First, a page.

[Rick]: I don’t believe so. That’s my opinion and I again…I sit with other mortgage makers from different companies and I talked them nationally and that’s just something we all deal with the same. We don’t have a choice in that.

[Christian]: OK.

[Chris]: That’s actually really interesting because we…we deal with bad appraisals all the time. And our job as agents is to try and overcome them. So one of the things that we do is when we have a property and the valuation…our estimate of the valuation is more…when there’s more ambiguity in there, we bring in a pre-list appraisal. And we have a company , DS Murphy in Atlanta, and they’ve been heavily involved in the appraisers board. So they…they will stand by their appraisals. And if the lenders appraiser does not match up with their appraisal they will fight it for you with them and the lender. So…because in Atlanta we’ve got a lot of tear downs. We’ve got homes where the home is from the 50s, 60s. They tear it down. They build a million dollar home and you’ve got a million dollar home in a neighborhood full of 300 thousands. How do you…how do you comp that?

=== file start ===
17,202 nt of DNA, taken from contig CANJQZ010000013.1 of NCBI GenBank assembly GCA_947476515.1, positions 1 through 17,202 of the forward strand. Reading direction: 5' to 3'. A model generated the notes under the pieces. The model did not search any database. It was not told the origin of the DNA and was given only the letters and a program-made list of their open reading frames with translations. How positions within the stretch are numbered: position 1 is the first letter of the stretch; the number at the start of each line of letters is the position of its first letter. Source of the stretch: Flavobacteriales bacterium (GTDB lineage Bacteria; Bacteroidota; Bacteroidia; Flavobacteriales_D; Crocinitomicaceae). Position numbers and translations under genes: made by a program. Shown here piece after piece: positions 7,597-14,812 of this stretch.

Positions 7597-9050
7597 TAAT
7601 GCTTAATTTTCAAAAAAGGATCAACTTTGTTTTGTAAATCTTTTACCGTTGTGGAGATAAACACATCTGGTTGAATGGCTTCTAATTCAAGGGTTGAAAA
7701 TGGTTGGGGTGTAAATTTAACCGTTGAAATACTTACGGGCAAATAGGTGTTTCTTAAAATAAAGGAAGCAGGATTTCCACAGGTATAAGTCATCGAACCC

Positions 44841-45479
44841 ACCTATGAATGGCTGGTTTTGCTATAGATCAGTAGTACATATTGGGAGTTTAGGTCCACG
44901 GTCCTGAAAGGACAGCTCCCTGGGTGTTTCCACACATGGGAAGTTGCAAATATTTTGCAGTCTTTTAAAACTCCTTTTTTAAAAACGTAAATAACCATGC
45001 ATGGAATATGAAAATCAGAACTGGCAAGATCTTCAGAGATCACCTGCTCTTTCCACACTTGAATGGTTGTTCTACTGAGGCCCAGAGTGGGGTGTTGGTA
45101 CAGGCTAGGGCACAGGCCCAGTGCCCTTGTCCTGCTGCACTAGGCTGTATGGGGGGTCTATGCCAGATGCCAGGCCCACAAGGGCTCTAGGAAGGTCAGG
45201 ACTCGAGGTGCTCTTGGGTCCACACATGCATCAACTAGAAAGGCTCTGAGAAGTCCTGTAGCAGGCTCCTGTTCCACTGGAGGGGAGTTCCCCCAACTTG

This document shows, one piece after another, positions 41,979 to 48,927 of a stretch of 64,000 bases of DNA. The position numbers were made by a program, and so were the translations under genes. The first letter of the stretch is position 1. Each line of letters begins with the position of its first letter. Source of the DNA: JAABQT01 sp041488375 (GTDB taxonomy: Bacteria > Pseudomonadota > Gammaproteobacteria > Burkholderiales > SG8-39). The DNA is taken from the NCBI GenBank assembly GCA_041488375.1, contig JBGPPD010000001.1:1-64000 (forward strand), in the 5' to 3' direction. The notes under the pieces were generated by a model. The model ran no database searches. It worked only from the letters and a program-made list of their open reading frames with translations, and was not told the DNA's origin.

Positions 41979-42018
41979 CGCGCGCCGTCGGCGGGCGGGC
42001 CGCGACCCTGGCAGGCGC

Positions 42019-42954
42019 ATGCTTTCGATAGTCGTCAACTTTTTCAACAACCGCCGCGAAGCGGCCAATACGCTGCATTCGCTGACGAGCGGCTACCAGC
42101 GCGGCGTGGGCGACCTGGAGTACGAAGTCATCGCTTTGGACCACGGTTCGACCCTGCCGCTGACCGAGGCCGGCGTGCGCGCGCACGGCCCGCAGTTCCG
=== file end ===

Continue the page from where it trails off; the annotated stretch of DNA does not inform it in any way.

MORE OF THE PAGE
So we bring in and we do something like that on those situations. And we found more often than not, that those values hold. Because that company is so entrenched in the local appraisal market, that every appraiser knows DS Murphy is gonna fight them if they…if they don’t.

[Christian]: Sure.

[Chris]: So they’re gonna come in pretty close and that’s always been a good solution for us. So hopefully to our audience that…that’s a good idea that you might be able to implement in your business. I would find out if you have any local appraisal companies that do that, if you don’t already know.

[Christian]: That’s a good…that’s a good tip. And is that…is that something the brokerage pays for? The agent pays for? The seller pays for? 

[Chris]: So it…we’ve had it done all different ways. It depends on the agent and it depends on the deal. The brokerage doesn’t pay for it. Usually how we structured is the homeowner pays for it and we will reimburse them out of the closing commission.

[Christian]: OK sure.